For bringing unloaded gun into wiards' locker room
In a wide-ranging interview, President B. Rack O’Bomber today faulted Washington Wizards guard Gilbert Arenas for bringing an unloaded pistol into his team’s locker room.
A Supreme Court ruling makes it a criminal offense to carry an unloaded weapon in Washington, D.C., but permits the carrying of loaded ones.
“That damn fool, Arenas,” O’Bomber said, “could have avoided the whole problem if only, like so much of the rest of Washington, he had loaded the pistols before he had taken them out of his house. Hasn’t he ever heard of the Supreme Court?” Arenas compounded his woes by later pointing his finger at Wizards teammates in Cleveland and saying, “Bang.”
O’Bomber told interviewer Lawrence Velvel that the basketball players’ union had once defended as “peaceful protest” Golden State Warriors player Latrell Sprewell’s attempt to choke his coach P.J. Carlesimo, “but the union will not touch Arenas’ case with a fork because his guns were unloaded.”
“It is far worse to have unloaded guns than to choke your coach,” President O’Bomber said, “since what kind of a protest is it to have unloaded guns? Or to simply get on your knees, point your fingers and say ‘Bang’? Nobody pays attention to that kind of so-called protest.”
“The only kind of protest people understand is the kind we are using in Iraq and Afghanistan, when we are using loaded guns that go bang,” O’Bomber explained. He added, “The CIA, however, completely missed this sure-fire sign that the whole Arenas deal was a put-up job manufactured by the Stern Gang in its battle with the UrGUN for control of American basketball.” (David Stern is Commissioner of the NBA.)
The president revealed the UrGUN has been attempting to take over professional basketball from the Stern Gang as part of its war “to further rot the minds” of the American public, media and politicians. “It is trying to do this by causing them to focus yet again on the inessential and meaningless, this time on the subject of professional basketball, instead of on crucial matters such as whether Kraft will take over Cadbury as part of the infamous Chocolate War.” (U.S.-based Kraft has made a $16 billion hostile takeover bid for the British chocolate-maker.)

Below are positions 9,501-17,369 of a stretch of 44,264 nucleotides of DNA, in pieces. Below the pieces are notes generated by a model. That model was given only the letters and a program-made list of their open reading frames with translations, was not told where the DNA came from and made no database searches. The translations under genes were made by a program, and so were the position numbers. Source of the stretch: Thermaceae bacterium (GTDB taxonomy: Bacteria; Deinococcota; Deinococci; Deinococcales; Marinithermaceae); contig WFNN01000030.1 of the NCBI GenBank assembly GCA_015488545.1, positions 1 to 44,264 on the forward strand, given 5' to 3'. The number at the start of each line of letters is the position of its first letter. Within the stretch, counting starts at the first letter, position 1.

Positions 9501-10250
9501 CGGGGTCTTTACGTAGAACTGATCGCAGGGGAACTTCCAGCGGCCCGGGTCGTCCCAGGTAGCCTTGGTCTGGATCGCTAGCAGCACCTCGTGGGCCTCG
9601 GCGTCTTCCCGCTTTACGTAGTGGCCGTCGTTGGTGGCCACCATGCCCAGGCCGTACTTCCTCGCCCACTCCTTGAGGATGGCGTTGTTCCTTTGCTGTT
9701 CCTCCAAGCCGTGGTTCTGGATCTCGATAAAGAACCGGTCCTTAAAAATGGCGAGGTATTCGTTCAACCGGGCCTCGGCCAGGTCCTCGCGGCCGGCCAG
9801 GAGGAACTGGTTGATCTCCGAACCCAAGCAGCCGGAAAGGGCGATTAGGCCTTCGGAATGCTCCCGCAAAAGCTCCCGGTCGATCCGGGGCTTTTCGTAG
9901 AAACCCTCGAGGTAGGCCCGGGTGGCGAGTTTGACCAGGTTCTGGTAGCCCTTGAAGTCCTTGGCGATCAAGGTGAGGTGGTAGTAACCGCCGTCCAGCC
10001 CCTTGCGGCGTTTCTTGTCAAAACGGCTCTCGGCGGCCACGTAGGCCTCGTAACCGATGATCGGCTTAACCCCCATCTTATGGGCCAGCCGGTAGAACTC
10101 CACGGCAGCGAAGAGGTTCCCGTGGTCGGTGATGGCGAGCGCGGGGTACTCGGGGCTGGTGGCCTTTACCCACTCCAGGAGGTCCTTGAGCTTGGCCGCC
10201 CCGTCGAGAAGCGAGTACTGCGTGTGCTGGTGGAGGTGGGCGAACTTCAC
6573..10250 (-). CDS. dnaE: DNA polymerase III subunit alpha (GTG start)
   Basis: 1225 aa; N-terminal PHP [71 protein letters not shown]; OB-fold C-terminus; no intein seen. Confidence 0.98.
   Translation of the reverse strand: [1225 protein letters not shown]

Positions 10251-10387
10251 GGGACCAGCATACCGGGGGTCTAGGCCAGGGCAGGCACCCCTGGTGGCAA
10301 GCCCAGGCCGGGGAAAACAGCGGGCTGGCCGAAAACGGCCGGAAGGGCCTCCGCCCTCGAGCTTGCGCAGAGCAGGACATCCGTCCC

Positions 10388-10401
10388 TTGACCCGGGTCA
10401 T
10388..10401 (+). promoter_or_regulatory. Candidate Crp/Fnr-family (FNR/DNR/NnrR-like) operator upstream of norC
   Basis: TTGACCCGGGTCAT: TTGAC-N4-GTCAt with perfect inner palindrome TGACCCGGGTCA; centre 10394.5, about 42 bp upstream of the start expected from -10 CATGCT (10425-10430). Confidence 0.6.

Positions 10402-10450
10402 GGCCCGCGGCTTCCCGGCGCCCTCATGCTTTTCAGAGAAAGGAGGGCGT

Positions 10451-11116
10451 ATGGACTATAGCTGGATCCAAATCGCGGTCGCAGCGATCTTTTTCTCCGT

The president dismissed Arenas’ defense that he intended to load his weapons for possible use on defense in a forthcoming one-on-one game he had scheduled against Kermit Washington, or was it Ron Artest?
(Washington is best known for landing a devastating on-court blow that fractured the face of player Rudy Tomjanovich; Ron Artest achieved fame by assaulting a fan during a brawl between his L.A. Lakers and the Detroit Pistons.)
“If I have any bone to pick with David Stern,” the president told Velvel, “it is that the punishment of suspension, with a loss in pay of about $147,000 or $148,000 per game, was too light. What Stern should have done instead of suspending Arenas with a loss of pay is to make him play without being paid. Now that would hurt.”
O’Bomber continued, “This is evidenced by the fact that bankers, insurance executives, hedge fund managers and other Wall Street types beloved by Larry Summers, Tim Geithner, Ben Bernanke and Robert Rubin are complaining bitterly that we are making them work without 25 million dollar annual bonuses and 10 million dollar salaries. Stern should have thought of Arenas as simply another Washington/New York-axis financial power player and treated him accordingly. After all, under his contract he was scheduled to make about $111 million in just six years. Even Lloyd Blankfein or Larry Summers wouldn’t necessarily sneeze at that.”
(Summers is head of the White House National Economic Council; Geithner is Treasury Secretary; Rubin is former Treasury Secretary; Blankfein is CEO of Goldman Sachs; and Bernanke is chairman of the U.S. Federal Reserve.)
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|William T. Hathaway|